Hazel Lenora Spradling

As Interviewed by Emerson S., March 16, 2012
"There was a water fountain and water fountain there. One said 'white' and the other said 'colored.' Thatís when I noticed it, but I didnít understand it."
Hazel Lenora Spradling

Introductory Profile: About Hazel Lenora Spradling

In this interview with Hazel Lenora Spradling, we covered multiple topics including how were poor migrant families treated differently than the wealthier families. Also, we talked about how minorities were treated when she worked with them as a migrant worker. A part of the interview that really stood out to me was that they got up when the sun was rising and then worked all day until sunset. Additionally, I think it is interesting that minorities and poor white migrant workers worked together because they were both so poor. She noted that on the farm, all the workers were treated pretty much the same, but when she went to town, she saw the segregated treatment blacks were given.

Hazel Lenora Spradling is a very nice and kind white woman in her late 80s and is average height for a woman. She lives in Luling, Texas. She has white hair now but used to have dark brown hair. She has brown eyes.

When she was young she worked as a migrant worker with her family. She traveled throughout Texas but stayed mainly around Cameron, Texas. Hazel Lenora Spradling was born in Leesville, Texas and grew up in a family of thirteen. As a migrant worker she attended several schools. The school year would start later in the fall than other students because she had to wait until the picking season was over. When she moved to Austin, Texas, she attended high school at Austin High. She liked school and also played sports. After she got married she had a job at the Kress department store on Congress Avenue and worked there until she had kids and became a housewife.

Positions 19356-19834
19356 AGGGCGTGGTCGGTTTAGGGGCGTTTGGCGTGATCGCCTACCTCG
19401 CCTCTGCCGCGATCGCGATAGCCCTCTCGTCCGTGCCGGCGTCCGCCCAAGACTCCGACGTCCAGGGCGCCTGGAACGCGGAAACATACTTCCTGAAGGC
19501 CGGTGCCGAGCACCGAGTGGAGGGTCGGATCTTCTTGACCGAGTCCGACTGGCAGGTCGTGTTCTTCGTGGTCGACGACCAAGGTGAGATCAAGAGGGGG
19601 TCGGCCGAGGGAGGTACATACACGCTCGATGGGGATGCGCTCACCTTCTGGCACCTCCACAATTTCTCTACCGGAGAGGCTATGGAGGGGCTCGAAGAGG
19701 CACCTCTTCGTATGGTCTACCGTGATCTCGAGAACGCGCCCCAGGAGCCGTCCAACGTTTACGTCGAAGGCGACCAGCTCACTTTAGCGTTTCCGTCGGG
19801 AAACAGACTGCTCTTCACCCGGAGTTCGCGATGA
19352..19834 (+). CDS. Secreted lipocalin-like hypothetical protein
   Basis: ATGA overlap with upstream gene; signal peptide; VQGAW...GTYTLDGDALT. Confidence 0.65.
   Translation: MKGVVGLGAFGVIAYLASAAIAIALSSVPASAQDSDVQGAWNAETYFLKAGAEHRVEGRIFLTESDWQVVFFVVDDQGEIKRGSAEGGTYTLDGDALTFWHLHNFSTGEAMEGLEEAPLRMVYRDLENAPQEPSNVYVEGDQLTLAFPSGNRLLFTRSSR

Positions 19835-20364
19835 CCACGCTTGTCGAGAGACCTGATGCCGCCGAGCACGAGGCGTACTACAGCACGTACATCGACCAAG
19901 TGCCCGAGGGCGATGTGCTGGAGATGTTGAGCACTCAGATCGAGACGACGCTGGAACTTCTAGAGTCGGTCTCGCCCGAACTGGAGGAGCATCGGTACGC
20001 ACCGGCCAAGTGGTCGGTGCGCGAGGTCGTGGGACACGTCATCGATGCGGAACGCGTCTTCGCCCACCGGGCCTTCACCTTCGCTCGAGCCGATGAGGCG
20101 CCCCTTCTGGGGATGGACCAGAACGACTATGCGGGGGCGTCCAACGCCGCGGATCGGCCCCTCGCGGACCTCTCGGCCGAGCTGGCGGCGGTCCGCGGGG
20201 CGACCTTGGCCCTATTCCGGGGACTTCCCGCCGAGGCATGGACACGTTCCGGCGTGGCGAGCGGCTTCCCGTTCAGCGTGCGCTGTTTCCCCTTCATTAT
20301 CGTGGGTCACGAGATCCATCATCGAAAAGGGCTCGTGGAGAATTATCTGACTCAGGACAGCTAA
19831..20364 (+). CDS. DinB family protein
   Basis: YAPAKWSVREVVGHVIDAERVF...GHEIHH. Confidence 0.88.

The mood of the interview was mainly a normal chat but you could tell when she was talking about something serious as her voice and expression changed. Also, when she talked about happy things, like her family, she seemed happier. One part of the interview became emotional when she described a time when there was little work and the family had to go on welfare. She became very sad when talking about this time.

Overall, the interview went great. She answered my questions fully and the interview helped me learn about that time period in Texas. Although the family was poor and had to work hard for long periods of time, she didnít seem to mind the way she grew up. She saw people with money and the special things they got to do and got to have but it didnít seem to get her down. When she saw segregation, she didnít understand why it was that way and she didnít think it was right.